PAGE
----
Cuban doctors are set to join the list of super-paid government employees following their placement in Job Group S that comes with a take-home pay of up to Sh882,180 per month.
That compensation band puts the doctors from the Central American nation above principal secretaries, parliamentary majority and minority leaders, the Vice-Chief of Defence Forces, the Army Commander, the Inspector-General of Police and the Director of National Intelligence Service, who are paid Sh765,188 a month.
MPs, senators and deputy county governors, whose salaries are set at Sh621,250 per month (minus allowances), Navy and Air Force commanders (Sh647,461) and Speaker of County Assembly (Sh259,875 per month) will also queue behind the Cuban doctors in terms of pay.
“The doctors are being taken in under Job Group S and that is where the specialists are graded. So they are coming in as specialists,” Health Secretary Sicily Kariuki said, adding that there is no basis for paying the Sh2 billion that has been circulating in social media.
The new collective bargaining agreement (CBA) signed last year with the doctors’ union provides that doctors in Job Group S be paid a minimum of Sh786,810 and a maximum of Sh882,180.
Civil servants in job group S earn between Sh127,000 and Sh189,000 per month excluding allowances but specialist doctors have a different pay scale signed in the 2013 CBA.
The Cuban doctors will get this in addition to furnished homes, air fares during their annual leave, paid utilities and transport from both the national and county governments.
The perks are articulated in the memorandum of understanding that the Council of Governors and the Ministry of Health signed for the 47 specialists and 53 family physicians who are expected to arrive at the end of the month.
The salary band chosen by the government puts the Cuban doctors just below the President’s Sh1,443,750, the Deputy President’s Sh1, 227,188 per month and the National Assembly Speaker’s Sh1,155,000.
Also placed slightly above the Cuban doctors are Cabinet Secretaries, the Secretary to the Cabinet, the Chief of Defence Forces, the Attorney-General and the governors.
Ms Kariuki, however, did not indicate whether any money would be paid to the Cuban government.
“I did not negotiate with only one doctor, I negotiated with the government of Cuba so my relationship is with their government. Had we recruited them individually, then I would have lost focus because this is within our bilateral agreement framework,” she said.
Cuba’s most valuable export is its own healthcare professionals with the socialist regime allowing the government to collect a portion of the incomes earned abroad. Thousands of Cuban doctors work abroad under contracts with the Cuban authorities.
Local doctors have, however, opposed the importation of Cuban doctors with the Kenya Medical Practitioners, Pharmacists and Dentists Union (KMPDU) insisting the pay is not fair to them.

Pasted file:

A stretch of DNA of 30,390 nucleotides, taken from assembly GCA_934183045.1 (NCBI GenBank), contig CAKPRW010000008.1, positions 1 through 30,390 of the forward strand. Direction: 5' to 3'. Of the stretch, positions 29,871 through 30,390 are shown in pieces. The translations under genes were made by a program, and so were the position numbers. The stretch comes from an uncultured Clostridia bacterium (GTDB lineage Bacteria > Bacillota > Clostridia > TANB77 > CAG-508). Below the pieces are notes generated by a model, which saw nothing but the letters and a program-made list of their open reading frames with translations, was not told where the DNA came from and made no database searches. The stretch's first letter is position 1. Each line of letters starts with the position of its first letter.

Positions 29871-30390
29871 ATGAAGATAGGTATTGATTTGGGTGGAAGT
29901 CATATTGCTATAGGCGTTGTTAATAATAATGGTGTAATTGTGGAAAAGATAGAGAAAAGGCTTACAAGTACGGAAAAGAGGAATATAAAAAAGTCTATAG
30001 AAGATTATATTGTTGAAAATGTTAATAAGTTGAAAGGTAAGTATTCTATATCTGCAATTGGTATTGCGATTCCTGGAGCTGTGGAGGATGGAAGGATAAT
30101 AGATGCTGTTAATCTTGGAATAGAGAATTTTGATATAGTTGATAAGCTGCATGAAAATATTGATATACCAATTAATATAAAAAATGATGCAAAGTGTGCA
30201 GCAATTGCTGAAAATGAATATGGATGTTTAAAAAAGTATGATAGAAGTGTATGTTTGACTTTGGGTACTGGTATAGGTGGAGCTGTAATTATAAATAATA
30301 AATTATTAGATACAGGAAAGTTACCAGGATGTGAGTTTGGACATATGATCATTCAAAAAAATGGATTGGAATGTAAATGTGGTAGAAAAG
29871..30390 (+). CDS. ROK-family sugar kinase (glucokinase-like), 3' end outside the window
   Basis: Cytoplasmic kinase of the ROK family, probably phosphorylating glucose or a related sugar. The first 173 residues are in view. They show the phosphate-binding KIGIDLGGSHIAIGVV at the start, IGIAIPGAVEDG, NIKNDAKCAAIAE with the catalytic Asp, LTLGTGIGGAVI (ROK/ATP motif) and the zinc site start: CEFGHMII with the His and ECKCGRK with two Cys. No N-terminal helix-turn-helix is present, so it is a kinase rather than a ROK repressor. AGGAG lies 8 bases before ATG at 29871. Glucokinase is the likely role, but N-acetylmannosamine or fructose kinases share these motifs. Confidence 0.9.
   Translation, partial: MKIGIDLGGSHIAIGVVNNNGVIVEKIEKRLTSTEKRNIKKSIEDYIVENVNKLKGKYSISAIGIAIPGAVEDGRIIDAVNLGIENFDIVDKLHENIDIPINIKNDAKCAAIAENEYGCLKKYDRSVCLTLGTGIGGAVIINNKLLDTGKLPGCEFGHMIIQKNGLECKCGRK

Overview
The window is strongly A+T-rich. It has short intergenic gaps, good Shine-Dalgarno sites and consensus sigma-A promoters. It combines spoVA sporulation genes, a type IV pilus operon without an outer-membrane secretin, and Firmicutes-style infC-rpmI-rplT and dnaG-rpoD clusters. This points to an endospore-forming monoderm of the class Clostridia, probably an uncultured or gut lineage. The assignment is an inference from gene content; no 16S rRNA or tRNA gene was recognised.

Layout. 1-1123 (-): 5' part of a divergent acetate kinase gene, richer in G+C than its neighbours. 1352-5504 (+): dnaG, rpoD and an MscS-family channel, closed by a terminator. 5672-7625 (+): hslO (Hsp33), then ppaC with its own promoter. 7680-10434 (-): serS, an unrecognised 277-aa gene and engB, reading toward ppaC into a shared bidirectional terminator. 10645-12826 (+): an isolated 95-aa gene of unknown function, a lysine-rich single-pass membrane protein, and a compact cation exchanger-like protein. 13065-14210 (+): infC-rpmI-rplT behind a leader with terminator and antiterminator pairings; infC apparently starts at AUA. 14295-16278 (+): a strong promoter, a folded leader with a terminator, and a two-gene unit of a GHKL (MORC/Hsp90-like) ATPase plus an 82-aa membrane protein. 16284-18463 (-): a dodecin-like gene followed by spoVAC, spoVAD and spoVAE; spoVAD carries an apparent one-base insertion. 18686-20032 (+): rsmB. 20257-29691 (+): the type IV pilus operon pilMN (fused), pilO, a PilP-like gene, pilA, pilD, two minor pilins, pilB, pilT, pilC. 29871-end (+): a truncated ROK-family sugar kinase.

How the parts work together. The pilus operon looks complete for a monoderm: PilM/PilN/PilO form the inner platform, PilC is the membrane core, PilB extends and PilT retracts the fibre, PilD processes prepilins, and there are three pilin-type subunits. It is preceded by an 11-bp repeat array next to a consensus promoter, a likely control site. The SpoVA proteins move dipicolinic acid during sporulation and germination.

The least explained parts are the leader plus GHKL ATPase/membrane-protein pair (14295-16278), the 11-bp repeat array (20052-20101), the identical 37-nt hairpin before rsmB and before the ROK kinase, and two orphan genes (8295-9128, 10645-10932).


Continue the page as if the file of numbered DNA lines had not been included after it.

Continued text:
“Our specialists according to the CBA should be in Job Group S and T but they are in M, N or P. Quite discriminative,” said the KMPDU secretary-general Ouma Oluga.
Dr Oluga further argues that the fact that the Cuban doctors will work for 40 hours a week while Kenyan specialists work 55 to 96 hours a week and still earn only a fraction of the expats’ salary is unfair.
In a previous interview Dr Oluga said the hiring of the Cubans is unethical because Kenya has enough doctors locally.
“The same government is saying they don’t have money to absorb 171 specialists trained by taxpayers’ money for six years and then turn around and spend even more to bring in doctors from outside,” said Dr Oluga.
However, Ms Kariuki said that the importation of doctors was purely out of need and is meant to support counties that are suffering a severe lack of specialists.
She said hundreds of doctors in far-flung hospitals lack specialised skills, forcing patients to bear heavy cost of travel to the capital Nairobi or abroad for treatment.
“Fifty per cent of specialists are here and they would never go to Turkana or Marsabit. Even the ones who are here work for only a few hours,” she said.
A breakdown of medical specialists by the Kenya Medical Practitioners and Dentists Board shows that there are 2,591 Kenyan specialists, with Nairobi, Mombasa, Kiambu and Uasin Gishu accounting for the biggest chunk.
Wajir, Mandera, Marsabit and Vihiga have no specialists.
Kenya will import 47 specialists and 53 family physicians for distribution across the country, pushing the total number of foreign doctors to 1,197.
Currently, American doctors top the list of foreign medics practising in Kenya with 358 doctors. Indians are second with 147 doctors and Germans third with 65.
Three radiologists will be distributed to Siaya, Nandi and Wajir. Nephrologists will be distributed to Taita-Taveta, Migori, Busia, Nyeri and Embu while five orthopedic surgeons will be deployed to Lamu, Garissa, West Pokot, Nyandarua and Homa Bay.
One gastroenterologist and a neurologist will be sent to Mombasa, a dermatologist to Machakos, five general surgeons to Isiolo, Turkana, Marsabit, Mandera and Tana River, and nine critical care physicians to Kwale, Baringo, Kiambu, Nairobi and Makueni.
The other 53 family physicians will be distributed among the 47 counties, with Samburu, Kirinyaga, Laikipia and Kitui counties offered an extra doctor.